In the first couple of years I learnt how to mount, how to solder, how to cast and assemble all the mounting work. In the third year I learnt about setting. After that, you can decide what you enjoy most, and what you would like to specialise in. Setting stones was always the most interesting for me, so I went to a workshop that specialises in setting.
How old were you when you started at the apprenticeship?
Sixteen years old.
How long was the apprenticeship?
It lasted three years.
How did you get to the point where you decided to start your own business?
Starting my own business came much later. After my apprenticeship, I moved to another workshop and then I worked for a big jewellery brand called Sara trait. I was there for three years. While I was there, I completely changed their production method, and improved the quality of their pieces. I became a senior of the workshop there, and trained a lot of other jewellers working for the company. Right now, I can confidently say there are excellent setters working for that company!
After three years at Sara Trait, I decided I wanted a new challenge, to do something different. I thought about coming to the UK to check out the jewellery scene here. I wanted to understand more about British craftsmanship so I came to London in 2003. Initially, I only wanted to come for a year. Now it’s 2020 and I’ve been here for 17 years.
It was difficult when I first arrived in the UK–I only knew a little bit of English I had a friend who was a jeweller here and my brother-in-law was here too, working as a builder. I began working with him, digging basements and holes in the dark! I stayed there for two and half months, but managed to eventually change my job from building to making jewellery.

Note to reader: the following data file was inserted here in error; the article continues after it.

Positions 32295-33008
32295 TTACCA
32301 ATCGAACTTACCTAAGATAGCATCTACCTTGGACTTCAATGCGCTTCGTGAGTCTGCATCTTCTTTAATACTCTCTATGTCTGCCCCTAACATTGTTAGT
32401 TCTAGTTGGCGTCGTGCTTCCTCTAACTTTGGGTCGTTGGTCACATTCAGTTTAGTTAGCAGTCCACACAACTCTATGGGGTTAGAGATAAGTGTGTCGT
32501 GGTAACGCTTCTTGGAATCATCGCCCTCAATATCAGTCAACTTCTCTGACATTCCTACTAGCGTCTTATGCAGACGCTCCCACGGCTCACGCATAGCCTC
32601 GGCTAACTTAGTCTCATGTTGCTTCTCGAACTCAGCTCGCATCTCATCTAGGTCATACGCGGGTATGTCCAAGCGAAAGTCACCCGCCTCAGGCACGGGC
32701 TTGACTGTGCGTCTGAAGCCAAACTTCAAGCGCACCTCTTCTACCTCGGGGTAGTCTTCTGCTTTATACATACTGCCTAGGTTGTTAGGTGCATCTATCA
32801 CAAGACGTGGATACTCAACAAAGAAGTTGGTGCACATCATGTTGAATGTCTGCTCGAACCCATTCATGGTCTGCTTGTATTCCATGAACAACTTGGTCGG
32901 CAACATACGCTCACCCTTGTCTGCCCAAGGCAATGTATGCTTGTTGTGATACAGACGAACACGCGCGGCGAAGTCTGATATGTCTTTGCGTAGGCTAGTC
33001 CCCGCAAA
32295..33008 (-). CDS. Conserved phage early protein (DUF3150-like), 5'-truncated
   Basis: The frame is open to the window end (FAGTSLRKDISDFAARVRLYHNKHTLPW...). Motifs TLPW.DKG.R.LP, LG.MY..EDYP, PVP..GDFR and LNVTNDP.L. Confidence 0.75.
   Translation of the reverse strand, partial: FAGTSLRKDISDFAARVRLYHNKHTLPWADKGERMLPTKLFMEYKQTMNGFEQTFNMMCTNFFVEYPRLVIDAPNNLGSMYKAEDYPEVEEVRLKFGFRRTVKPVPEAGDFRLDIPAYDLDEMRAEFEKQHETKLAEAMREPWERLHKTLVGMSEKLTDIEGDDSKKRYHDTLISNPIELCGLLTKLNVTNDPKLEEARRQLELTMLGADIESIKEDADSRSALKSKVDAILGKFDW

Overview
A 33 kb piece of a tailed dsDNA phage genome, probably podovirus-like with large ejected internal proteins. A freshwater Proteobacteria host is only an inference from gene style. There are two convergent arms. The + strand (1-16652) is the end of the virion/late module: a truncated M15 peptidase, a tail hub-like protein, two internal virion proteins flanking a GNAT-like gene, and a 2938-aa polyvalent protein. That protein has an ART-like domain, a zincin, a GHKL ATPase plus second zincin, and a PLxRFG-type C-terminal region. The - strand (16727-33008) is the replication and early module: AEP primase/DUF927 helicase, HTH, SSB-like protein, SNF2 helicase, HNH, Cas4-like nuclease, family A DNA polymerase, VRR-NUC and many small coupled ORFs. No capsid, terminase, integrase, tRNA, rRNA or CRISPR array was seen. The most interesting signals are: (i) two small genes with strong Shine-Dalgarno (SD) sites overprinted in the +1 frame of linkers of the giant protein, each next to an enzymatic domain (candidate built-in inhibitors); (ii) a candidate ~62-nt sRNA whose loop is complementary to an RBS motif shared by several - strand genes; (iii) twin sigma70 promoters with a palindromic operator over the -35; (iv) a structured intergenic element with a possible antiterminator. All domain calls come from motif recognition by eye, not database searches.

I found a workshop in Hatton Garden that specialised in setting, and I was there for nine years. While I was there, I thought about starting my own business. I had realised that not many craftsmen really knew how to do everything well, often just specialising in one aspect of jewellery making. Over time, I grew confident that I could start my own business. After three years, my wife moved over to the UK, and we had a daughter in 2010. That was when I finally decided to take the plunge!
How many years have you had the business?
For seven years. I began the business in 2013, I started in a tiny room!
How many people work in your workshop?
At the moment we are five in total, including me and my wife, two setters and one mounter. We always toy with the idea of having a bigger workshop with more workers, as we tend to take more work than we can do. However, it’s extremely difficult to find excellent craftsmen!